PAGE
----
- Lay roles of the felt paper template down on the floor. Make sure that the curls stay flat. Tape different rolls of template together using blue painters’ tape to create a single template sheet.
- Cut the template in the shape of the room using a utility knife. The cuts don’t need to be exact or right up against the walls of the room. The floor should now be covered in a rough template of felt paper. You’ll use this template to cut the underlayment and the vinyl flooring into the shape of the room.
- Use the utility knife to cut triangular holes in various spots throughout the template. Use blue painters’ tape to tape the template to the floor. This will keep the template from sliding around.
- Grab a 2-inch framing square. Put one side up against the wall, and mark along the inside of the felt template where the framing square ends. Do this for the entire perimeter of the room. This will help bridge the gap between the wall and the edge of the felt template to ensure your underlayment and vinyl are cut with precision.
- For curves, use a compass to help scribe the appropriate distance between the wall and the mark on the felt template.
- In another room, tape together several sheets of underlayment. We recommend using 1/4-inch plywood in 4x4 sheets.
- Transfer the template to the underlayment in the other room. In the triangular shaped holes, tape the template to the underlayment sheets underneath to keep in place.
- Use the framing square and compass to go around the template, marking the outer edge of the underlayment to represent the walls of the room. This will transfer the template’s shape onto the underlayment.
- Cut the underlayment along the template lines using a circular saw.
- Lay the pieces of the underlayment down in the new flooring area in accordance with the template.
- Use a power nail stapler to nail the underlayment sheets together with 1 1/4-inch long, ring-shanked nails. The nails should be 4 inches apart in the center and 2 inches apart around the edges.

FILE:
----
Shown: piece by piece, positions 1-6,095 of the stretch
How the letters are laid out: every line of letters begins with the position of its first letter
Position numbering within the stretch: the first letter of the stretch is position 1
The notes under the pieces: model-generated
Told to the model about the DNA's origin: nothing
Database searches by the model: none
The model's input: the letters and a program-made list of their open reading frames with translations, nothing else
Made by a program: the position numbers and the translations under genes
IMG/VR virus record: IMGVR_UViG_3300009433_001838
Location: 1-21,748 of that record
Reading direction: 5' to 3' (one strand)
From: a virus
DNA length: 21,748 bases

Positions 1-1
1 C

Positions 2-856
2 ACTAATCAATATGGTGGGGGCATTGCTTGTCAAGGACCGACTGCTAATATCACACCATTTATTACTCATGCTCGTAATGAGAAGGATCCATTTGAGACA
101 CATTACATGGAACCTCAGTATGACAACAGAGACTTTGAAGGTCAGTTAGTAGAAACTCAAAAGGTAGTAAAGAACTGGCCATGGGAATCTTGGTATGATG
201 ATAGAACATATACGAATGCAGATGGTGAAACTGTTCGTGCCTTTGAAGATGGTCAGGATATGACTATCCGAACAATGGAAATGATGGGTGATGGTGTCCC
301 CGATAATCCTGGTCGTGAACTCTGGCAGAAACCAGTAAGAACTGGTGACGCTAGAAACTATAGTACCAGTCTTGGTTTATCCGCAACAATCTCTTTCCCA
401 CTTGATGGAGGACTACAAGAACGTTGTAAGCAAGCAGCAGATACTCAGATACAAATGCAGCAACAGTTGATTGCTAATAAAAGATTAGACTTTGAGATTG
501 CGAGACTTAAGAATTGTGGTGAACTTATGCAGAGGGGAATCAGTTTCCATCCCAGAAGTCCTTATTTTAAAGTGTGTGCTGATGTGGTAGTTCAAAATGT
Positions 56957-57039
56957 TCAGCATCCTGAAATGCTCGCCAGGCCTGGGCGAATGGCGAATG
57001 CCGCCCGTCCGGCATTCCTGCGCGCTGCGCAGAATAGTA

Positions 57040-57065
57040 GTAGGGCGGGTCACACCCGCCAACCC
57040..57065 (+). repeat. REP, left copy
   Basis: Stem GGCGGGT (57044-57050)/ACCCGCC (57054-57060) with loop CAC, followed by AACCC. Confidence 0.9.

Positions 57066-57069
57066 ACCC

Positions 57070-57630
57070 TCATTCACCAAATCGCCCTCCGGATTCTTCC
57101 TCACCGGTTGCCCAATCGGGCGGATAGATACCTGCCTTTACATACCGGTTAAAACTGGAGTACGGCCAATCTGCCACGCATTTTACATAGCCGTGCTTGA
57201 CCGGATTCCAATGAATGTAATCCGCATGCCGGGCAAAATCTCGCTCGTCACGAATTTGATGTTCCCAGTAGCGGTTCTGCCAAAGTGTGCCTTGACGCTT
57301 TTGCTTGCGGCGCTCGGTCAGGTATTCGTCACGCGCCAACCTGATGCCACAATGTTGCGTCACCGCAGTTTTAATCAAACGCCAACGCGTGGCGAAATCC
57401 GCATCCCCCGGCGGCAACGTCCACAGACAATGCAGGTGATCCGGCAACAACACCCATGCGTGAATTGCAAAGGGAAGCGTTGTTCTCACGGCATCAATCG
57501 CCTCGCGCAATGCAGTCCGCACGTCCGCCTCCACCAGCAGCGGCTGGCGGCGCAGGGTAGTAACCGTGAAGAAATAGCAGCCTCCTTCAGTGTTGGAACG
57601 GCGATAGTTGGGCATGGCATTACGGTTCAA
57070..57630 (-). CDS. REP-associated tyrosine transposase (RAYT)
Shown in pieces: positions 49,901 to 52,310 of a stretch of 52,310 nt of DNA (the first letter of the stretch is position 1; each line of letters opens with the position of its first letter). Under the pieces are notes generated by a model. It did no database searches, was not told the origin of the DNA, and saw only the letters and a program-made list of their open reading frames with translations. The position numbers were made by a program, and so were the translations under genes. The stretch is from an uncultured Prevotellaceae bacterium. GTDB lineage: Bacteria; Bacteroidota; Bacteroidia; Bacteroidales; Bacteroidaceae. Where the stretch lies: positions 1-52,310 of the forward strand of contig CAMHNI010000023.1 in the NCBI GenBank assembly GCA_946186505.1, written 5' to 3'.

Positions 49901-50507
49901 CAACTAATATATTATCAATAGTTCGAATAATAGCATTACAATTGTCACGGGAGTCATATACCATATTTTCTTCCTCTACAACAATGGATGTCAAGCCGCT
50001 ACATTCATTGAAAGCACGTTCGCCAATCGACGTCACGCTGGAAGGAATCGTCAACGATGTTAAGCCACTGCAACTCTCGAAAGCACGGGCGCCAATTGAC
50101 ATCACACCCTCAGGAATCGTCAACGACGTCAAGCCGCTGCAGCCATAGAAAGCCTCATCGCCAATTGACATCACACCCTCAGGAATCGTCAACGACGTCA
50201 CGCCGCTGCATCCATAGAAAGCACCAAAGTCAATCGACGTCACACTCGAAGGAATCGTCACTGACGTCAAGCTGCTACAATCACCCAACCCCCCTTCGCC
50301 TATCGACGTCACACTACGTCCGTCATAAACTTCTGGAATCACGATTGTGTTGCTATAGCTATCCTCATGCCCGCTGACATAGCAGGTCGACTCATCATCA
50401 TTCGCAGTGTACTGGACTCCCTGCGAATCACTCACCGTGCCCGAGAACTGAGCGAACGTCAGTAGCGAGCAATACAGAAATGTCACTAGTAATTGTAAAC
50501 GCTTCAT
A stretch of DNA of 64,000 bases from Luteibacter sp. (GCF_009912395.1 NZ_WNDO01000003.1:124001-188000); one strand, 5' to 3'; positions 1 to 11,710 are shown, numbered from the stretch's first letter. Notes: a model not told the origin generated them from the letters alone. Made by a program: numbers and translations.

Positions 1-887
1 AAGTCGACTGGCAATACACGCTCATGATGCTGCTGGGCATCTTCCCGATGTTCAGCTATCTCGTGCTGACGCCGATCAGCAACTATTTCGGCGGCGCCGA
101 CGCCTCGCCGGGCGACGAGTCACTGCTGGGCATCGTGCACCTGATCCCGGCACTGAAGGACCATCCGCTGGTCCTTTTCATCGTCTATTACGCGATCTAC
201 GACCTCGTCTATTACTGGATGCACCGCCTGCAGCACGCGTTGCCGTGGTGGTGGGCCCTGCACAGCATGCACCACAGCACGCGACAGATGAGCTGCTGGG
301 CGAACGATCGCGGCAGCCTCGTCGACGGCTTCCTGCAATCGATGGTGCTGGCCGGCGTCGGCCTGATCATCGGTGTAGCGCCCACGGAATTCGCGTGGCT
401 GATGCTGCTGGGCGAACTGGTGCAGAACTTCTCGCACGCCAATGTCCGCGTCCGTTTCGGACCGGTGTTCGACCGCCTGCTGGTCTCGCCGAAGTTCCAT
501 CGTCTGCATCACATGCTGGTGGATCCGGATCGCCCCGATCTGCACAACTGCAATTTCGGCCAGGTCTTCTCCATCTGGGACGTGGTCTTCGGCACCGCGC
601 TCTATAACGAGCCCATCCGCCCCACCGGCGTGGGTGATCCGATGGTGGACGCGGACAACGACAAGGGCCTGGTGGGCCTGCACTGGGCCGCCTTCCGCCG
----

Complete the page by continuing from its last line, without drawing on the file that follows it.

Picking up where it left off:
- Using the same template and technique as the underlayment, transfer the pattern to the vinyl flooring in another room. Be sure to mark along the outside edge of the framing square to ensure you take into account the gap between the template and the wall. Use a hook knife for smooth cuts on the flooring.
- Now you’ll adhere the vinyl to the underlayment. Use a vinyl floor adhesive and a V-notch trowel. Apply the adhesive around the perimeter of the underlayment. (Be sure to look at the instructions on your adhesive to see if you will need ventilation or respirators.)
- Place the vinyl flooring on the underlayment. Press it into the adhesive firmly.
- Use a rolling pin to press down further. Work from the center of the room out towards the walls. Press the edges with a wallpaper seam roller. This will ensure the flooring is flat with no bumps or lumps.
- Around the room perimeter, use vinyl flooring adhesive to install vinyl cove baseboards to the walls.
- Consider putting in a transition-molding piece between the new vinyl and the existing floor in an adjacent room.
- Put the appliances back in the room. Caulk bathroom appliances if needed. Reinstall moldings.
The Bottom Line
Installing vinyl sheets at home is easy, simple, and cost-effective. Talk to an Onfloor representative to learn which Onfloor products are great for prepping your floors for vinyl flooring.